Passion and pressure lead to success for professor and coach


The soccer ball rolled to Stephanie Kaylor, who drilled it into the top-left corner of the net—tying the game, and unleashing the passion of her high school coach. 

Kaylor, a senior elementary education major, said as she turned toward the bench, she was greeted by the sight of Coach James Michael Brady, running and yelling along the sideline.

“He is very passionate about soccer,” Kaylor said. “I can say that.”

Brady, an adjunct professor in the College of Communication, has a passion for soccer. He has coached the Noblesville varsity girls’ high school soccer team for the past 12 years. 

Noblesville finished the season tied for third in the final 2A state rankings.

“I think, when you are passionate, it exhibits itself in a lot of different ways,” Brady said. 

Brady, who grew up in Newport Beach, California, and attended Corona del Mar High School, said he was introduced to soccer as a young boy. His older brother played for the University of North Carolina, and Brady said he could have played soccer at the Division III level but decided against it after his senior year at Corona del Mar. 

“I was just fortunate that I was in places where soccer started years before it did in places like the Midwest,” Brady said. “So I always had opportunities to play on club teams and play growing up.”

Brady started his soccer coaching career 18 years ago when he took the job as boys’ junior varsity soccer coach in Noblesville. Despite having little coaching experience, he said he saw an opportunity to fill a need and fulfill a passion at the same time.   

“I thought I did not know how much I know about coaching, but I will coach the junior varsity boys’ team,” Brady said. “And then my passion for soccer—like my passion for teaching—took over.” 

Brady, who switched over to coaching the varsity girls at Noblesville 12 years ago, has received numerous coaching awards during his career. He has been district coach of the year and Indianapolis Star Coach of the Year.

However, he attributes his success to the talented teams he has coached.

“I have won a number of individual accolades,” Brady said. “But I think the thing that I am most proud of in 10 years, I don’t know if we have been outside of the top 10 in the state in the 12 years. It is just always having fielded that competitive team, and if you talked to anybody about women’s soccer in the state of Indiana, my school would be one that was mentioned.”

His most memorable team was his 2008 girls’ varsity team that went 19-1-2 and he even heard that ESPN showed a “clipping” of them, Brady said. 

“We played 22 games and never gave up a goal,” he said. “We lost in penalty kicks in the semistate, which is played the morning before the finals, and the team that beat us went on to win the championship 4-0. So we were a penalty kick away from being state champions.”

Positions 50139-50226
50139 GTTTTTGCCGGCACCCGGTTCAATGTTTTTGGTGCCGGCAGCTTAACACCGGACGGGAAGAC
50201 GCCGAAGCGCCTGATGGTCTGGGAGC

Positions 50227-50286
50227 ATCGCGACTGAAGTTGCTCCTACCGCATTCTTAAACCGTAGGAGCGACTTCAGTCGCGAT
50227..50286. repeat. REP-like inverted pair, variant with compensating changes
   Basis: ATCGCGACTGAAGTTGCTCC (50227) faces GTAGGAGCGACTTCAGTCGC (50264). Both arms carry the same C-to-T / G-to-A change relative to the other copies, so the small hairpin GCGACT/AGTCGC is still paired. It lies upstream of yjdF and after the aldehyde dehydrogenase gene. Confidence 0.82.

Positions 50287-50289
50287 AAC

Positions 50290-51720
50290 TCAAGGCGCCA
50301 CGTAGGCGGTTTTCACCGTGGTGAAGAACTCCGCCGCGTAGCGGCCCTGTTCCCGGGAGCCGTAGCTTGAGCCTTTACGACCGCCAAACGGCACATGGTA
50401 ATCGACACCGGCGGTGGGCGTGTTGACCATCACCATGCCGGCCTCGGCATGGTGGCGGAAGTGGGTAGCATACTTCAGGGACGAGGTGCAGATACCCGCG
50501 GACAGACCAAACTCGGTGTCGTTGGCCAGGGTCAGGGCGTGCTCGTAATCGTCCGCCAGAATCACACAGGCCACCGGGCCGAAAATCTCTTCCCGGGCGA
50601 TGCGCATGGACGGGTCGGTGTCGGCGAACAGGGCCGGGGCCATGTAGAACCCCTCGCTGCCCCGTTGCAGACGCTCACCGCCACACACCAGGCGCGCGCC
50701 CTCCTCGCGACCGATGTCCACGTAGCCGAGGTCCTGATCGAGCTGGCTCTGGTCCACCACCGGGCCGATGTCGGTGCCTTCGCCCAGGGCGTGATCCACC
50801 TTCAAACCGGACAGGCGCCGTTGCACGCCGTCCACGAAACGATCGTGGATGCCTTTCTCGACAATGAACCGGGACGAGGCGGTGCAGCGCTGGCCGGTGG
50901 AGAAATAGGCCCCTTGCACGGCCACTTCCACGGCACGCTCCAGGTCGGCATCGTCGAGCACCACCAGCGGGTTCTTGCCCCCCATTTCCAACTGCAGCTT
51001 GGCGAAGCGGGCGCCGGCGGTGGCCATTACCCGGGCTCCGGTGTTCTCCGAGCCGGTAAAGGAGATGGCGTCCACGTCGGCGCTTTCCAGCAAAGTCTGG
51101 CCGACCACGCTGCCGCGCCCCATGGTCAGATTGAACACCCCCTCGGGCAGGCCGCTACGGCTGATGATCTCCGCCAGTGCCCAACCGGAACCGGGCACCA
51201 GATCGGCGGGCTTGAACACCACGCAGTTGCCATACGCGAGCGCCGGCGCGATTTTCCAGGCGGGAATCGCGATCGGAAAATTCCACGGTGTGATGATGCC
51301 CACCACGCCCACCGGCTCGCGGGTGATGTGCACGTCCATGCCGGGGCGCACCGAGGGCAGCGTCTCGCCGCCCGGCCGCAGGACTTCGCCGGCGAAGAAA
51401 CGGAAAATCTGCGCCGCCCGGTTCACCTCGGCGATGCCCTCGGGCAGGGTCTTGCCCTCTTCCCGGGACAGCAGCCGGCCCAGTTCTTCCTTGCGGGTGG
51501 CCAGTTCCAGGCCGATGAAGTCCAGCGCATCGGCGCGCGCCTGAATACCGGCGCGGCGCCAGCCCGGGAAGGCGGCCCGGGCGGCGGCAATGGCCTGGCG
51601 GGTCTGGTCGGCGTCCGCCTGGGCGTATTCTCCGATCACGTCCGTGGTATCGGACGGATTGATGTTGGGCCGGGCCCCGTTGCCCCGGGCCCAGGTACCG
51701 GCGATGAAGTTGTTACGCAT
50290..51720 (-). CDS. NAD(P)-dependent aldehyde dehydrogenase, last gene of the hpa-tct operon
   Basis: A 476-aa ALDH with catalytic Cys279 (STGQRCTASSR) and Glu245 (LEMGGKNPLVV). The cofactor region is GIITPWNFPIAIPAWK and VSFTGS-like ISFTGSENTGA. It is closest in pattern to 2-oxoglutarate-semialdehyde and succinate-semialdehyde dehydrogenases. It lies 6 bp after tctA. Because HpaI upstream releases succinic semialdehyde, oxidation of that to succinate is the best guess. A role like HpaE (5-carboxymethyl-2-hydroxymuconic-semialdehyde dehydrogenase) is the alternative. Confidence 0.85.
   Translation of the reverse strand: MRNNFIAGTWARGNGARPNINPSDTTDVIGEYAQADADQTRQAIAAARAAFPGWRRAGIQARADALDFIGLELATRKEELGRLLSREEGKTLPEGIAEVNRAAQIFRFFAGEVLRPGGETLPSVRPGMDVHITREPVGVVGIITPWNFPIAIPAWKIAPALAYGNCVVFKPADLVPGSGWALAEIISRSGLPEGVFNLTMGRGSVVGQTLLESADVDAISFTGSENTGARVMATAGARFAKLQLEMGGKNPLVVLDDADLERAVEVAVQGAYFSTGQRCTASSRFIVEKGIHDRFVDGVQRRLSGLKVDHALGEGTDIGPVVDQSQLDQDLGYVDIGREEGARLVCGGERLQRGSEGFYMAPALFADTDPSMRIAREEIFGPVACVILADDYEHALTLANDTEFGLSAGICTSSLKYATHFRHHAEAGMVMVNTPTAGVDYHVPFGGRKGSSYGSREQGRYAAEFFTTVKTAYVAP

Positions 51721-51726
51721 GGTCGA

Kaylor said throughout her high school career playing for Brady at Noblesville, her team was always mentioned as one of the top teams in the state in the newspaper. 

“There were times where we were ranked first and, honestly, it changed so much,” Kaylor said. “And we were always in at least top 10, most of the time top five, throughout my four years.”     When asked about his biggest coaching challenge, he said that it is dealing with parents. Even though it is good that they “want what’s best for their child,” Brady said parents are often subjective, and he must be objective as a coach. 

“It is just sometimes their daughters don’t play games, or their daughter makes JV when they wanted them to make varsity, so it is not a bad thing to have to deal with parents,” Brady said. “But it is one of those things that I understand the emotion involved in their parenting of their kid.”

Brady’s success can be attributed to his ability to create a joking, light mood for his players, Kaylor said, because a more serious mood might have negatively impacted her and her teammates. 

“He was able to pull out that humor and make us laugh and just make it fun for us, unlike some other teams I can remember we played in high school,” Kaylor said. 

Kaylor said Brady helped her develop a deeper passion for the game of soccer.

“He taught me some things about the game that I’m not sure that I would have ever learned if it was not for him,” Kaylor said. “Then I think his passion rubbed off on me, and playing with the group of girls that I was able to play with, and our talent that we brought in.”

As long as Brady’s passion remains, he said, so will his days as a soccer coach and teacher.

“I do not see my life changing too much, because I enjoy it,” Brady said. “If any of the three elements we keep taking about—high school, college or coaching—ever changed how I felt about them, yeah, I would do something different, but I do not see that being the case.”

Brady said he thinks the team has yet to reach its full potential.

“I mean, I think when we think we have reached our peak, we are just fooling ourselves,” Brady said.